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The Law on Health and safety in schools

Basic issues

The Health and Safety at work etc Act 1974 and associated regulations govern the safety law in schools relating to school staff, visitors and pupils on and off site. Depending on the type of school, the following employer will be responsible for its staff, pupils, visitors and the general health and safety of the school:

- For community schools, community special schools, voluntary-controlled schools, maintained nursery schools and pupil referral units, the employer is the local authority.

- For foundation schools, foundation special schools and voluntary-aided schools, the employer is usually the governing body.

- For independent schools, the employer is usually the governing body proprietor.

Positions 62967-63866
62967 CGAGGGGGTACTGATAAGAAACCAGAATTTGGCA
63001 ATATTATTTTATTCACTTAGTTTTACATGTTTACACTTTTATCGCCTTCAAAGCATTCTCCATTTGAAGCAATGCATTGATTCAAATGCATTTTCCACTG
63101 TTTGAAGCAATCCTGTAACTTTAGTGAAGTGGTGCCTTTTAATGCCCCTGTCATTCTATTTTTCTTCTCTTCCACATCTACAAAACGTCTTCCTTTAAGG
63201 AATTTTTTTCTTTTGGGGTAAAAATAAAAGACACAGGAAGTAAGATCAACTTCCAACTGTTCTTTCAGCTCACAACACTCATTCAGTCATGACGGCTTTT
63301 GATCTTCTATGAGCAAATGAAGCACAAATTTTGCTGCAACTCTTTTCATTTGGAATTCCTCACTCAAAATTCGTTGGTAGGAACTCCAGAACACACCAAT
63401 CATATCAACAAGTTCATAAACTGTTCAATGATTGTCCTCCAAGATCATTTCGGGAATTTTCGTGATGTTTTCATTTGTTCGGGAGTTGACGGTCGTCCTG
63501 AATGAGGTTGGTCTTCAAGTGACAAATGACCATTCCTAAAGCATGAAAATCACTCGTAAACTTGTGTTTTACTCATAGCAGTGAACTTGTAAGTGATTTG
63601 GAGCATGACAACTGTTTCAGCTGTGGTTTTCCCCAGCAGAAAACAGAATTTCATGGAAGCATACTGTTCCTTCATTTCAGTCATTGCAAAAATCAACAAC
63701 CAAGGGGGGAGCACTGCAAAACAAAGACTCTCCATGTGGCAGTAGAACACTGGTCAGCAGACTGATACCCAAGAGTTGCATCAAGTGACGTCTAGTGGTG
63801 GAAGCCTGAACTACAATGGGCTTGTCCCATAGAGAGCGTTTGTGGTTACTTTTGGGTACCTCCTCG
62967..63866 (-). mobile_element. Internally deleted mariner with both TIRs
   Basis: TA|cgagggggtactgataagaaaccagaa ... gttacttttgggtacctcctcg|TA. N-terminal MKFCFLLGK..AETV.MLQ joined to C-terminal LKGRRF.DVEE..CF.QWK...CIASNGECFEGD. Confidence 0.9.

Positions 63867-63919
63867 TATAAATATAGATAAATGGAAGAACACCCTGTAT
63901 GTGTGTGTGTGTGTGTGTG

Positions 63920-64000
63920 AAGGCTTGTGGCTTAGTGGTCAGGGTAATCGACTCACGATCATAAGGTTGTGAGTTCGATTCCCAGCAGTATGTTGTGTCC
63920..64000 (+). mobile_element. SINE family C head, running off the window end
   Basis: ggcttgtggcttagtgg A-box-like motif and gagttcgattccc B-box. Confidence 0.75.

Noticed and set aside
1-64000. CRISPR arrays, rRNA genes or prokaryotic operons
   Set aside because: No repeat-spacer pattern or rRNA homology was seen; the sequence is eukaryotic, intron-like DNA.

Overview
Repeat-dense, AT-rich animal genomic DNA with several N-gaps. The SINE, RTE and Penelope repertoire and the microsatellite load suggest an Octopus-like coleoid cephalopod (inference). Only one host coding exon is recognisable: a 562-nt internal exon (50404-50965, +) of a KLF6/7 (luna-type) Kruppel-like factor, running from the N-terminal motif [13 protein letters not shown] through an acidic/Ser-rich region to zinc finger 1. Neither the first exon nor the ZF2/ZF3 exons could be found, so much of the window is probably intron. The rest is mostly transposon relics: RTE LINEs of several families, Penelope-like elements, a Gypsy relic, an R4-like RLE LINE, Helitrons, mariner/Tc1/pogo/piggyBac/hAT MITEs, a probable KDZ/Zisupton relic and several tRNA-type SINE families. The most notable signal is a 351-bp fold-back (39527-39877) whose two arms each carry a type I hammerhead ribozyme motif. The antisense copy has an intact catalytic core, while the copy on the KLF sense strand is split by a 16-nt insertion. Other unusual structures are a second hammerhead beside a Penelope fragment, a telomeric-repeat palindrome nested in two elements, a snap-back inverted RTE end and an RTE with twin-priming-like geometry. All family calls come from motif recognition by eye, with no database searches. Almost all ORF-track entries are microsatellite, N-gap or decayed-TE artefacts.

It is imperative that the employer has a health and safety policy that is clearly communicated to everyone and displayed for ease of access.

In practical terms, certain tasks may well be delegated to individual members of staff but the employer will retain ultimate responsibility. It is also important that risk assessments are carried out on all activities, and measures are put in place to minimise or control risks. That risk assessment should be reviewed at least once a year, and any changes implemented promptly thereafter.

Any changes should clearly be communicated to staff as soon as they are made. Risk assessment is crucial for educational visits.

Any direction given to the school by the employer, in respect of health and safety, should always be complied with and if it cannot be complied with for any reason, the school should communicate this in writing to the employer to ensure that any measures required are implemented straight away by the employer, to enable the school to comply with the direction.

By law, all schools must have employer liability insurance covering areas such as occupational liability.

There is guidance produced by the Department for Children, Schools and Families entitled "Health and Safety: Responsibilities and Powers" that should always be considered and adhered to.

Information supplied by Anita Chopra, partner at Match Solicitors.

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